By Mónica Delgado
Historic amnesia and negationism, these two adored practices by dictatorships, are posed by Lav Dias as a state of suspension. He imagines a near future, in the Philippines, where in the middle of a “Dark Killer”, the sunset and the turning of the days in eternal nights, a dictator finds the proper climate to keep cementing his power. The darkness blankets him, and the inhabitants left after the catastrophe, seem to be lethargic under this influence of fear.
If maybe the film is material for science fiction and horror, the codes of Lav Diaz’ cinema remain the same, that is to say, the dispositives of a film with long shots, of fixed cameras and dialogues in almost ghostly situations. Stopped times in situations of characters who seem to wonder, a contrasted black and white to draw this permanent state of oppression, and a soundtrack of noise music and heavy metal as catharsis (something which connects this film subtly with his last political film, Season of the Devil).
The film is focused in the character of Haminilda Rios, an amnesic woman with traumas who slowly starts to recover. She becomes a prostitute and gets near the environment of Dictator Nirvano S. Navarro, who is praised and permanently shielded by two lesbian coronels (Martha Officio and Marissa Ventura). And I mention this detail on the two “villainesses” sexual option, because it seems that this apocalypse without sun makes the women become hysteric, and thus, more sexual due to the lunar power. But this element of sexuality appears also in the dictator Navarro, who keeps his homosexuality and drag fetishism hidden. One might think that homosexuality appears as an aberration or condition linked to the dictatorial, and this is something that isn’t quite clear in Diaz’s proposal.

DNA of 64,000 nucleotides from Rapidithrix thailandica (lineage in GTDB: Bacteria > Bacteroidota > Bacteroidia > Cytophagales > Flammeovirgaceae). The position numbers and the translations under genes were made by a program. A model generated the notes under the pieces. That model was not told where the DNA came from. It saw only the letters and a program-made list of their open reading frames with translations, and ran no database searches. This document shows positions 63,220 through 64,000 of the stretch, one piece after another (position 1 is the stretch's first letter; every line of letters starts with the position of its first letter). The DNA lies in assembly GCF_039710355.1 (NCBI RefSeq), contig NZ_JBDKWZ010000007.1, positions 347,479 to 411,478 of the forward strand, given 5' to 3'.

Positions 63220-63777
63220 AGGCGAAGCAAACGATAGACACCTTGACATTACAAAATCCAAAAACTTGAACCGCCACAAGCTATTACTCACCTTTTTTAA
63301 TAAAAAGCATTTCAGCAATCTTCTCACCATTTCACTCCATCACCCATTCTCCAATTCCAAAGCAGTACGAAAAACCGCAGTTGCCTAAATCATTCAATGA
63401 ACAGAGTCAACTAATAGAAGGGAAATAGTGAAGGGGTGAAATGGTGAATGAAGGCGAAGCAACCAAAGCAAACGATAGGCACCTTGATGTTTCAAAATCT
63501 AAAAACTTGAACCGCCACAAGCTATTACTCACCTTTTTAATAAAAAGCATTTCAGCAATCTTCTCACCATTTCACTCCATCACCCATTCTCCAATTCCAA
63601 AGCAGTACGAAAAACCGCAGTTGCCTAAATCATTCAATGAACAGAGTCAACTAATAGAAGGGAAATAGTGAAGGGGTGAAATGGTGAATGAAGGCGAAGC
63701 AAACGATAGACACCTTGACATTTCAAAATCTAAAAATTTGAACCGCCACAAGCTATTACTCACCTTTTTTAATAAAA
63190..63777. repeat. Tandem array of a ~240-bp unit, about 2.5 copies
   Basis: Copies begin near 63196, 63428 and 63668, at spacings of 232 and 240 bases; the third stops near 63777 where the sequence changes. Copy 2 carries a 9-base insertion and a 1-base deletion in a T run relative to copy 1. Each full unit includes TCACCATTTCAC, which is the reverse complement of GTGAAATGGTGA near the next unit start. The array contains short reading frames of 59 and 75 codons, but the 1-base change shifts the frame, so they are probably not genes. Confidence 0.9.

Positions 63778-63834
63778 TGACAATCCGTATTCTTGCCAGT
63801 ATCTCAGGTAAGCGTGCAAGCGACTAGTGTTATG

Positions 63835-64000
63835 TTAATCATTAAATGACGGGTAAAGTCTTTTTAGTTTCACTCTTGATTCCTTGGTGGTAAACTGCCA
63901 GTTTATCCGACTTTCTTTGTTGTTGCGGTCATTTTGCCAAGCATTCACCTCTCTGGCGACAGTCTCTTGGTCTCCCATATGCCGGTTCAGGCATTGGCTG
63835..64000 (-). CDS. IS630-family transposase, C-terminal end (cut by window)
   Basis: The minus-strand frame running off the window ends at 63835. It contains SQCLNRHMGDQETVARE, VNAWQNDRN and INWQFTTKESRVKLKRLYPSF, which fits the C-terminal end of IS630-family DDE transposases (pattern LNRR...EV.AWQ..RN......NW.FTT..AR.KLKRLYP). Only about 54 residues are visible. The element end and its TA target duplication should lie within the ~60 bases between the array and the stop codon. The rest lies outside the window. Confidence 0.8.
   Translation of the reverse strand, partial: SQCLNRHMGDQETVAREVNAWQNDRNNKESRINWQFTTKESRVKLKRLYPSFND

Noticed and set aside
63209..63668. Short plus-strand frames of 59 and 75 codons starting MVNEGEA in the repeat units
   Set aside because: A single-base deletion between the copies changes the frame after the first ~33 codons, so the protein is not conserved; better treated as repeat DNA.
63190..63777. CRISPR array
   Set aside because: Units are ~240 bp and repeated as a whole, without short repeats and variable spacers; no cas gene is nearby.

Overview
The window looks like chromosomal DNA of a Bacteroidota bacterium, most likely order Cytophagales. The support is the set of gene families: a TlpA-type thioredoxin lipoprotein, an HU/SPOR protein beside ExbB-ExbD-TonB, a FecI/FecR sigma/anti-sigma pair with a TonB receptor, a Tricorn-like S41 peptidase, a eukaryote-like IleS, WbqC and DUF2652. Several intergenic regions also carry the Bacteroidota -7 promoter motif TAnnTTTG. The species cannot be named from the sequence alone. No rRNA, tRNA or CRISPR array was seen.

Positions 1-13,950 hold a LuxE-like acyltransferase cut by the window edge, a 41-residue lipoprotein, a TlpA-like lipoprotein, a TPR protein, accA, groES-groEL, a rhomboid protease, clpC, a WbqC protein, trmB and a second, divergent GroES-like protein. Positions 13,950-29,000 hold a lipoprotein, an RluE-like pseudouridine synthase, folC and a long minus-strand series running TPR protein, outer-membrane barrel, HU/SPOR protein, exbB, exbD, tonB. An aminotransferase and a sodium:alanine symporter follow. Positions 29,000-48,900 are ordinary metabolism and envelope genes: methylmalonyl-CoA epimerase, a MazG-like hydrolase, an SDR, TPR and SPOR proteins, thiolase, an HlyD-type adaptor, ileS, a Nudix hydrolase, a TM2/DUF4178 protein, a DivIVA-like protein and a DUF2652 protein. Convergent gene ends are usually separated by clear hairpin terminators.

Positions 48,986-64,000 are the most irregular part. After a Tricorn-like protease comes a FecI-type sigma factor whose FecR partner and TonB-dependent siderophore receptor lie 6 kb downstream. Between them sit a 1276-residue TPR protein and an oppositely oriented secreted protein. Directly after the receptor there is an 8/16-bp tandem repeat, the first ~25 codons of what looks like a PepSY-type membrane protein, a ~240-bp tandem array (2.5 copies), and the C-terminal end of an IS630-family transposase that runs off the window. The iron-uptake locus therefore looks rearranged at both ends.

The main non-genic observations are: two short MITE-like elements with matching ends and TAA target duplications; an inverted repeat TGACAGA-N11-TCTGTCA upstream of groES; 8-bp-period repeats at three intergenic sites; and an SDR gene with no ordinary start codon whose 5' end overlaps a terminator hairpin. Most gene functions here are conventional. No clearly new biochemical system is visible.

Ang Hupa is a tale about the recovery of historical memory, concentrated like a metaphor in the character of the solitary young woman who is in constant mourning (played by Shaina Magdayao) who will contain all the symbolic weight of this silence. It is a completely political film, in its way of making a caricature of the dictatorships and dormant societies, but also because it poses a way out, in the opportunity of recovering lost time by the new generations (and the ending reminds us in part of the infantile rebellions of films like Lord of the Flies or a subtle response of the classic Emperor Tomato Ketchup).
Nearly five hours long, this film was premiered in the Quinzaine de Réalisateurs, and might be one of the few films that was really political in all Cannes.
Quinzaine de Réalisateurs
Direction, script : Lav Diaz
Cinematography: Daniel Uy
Sound: Corinne De San Jose
Decoration: Lav Diaz
Editing: Lav Diaz
Cast: Hazel Orencio, Joel Lamangan, Piolo Pascual, Shaina Magdayao
Philippines, 2019, 276 mins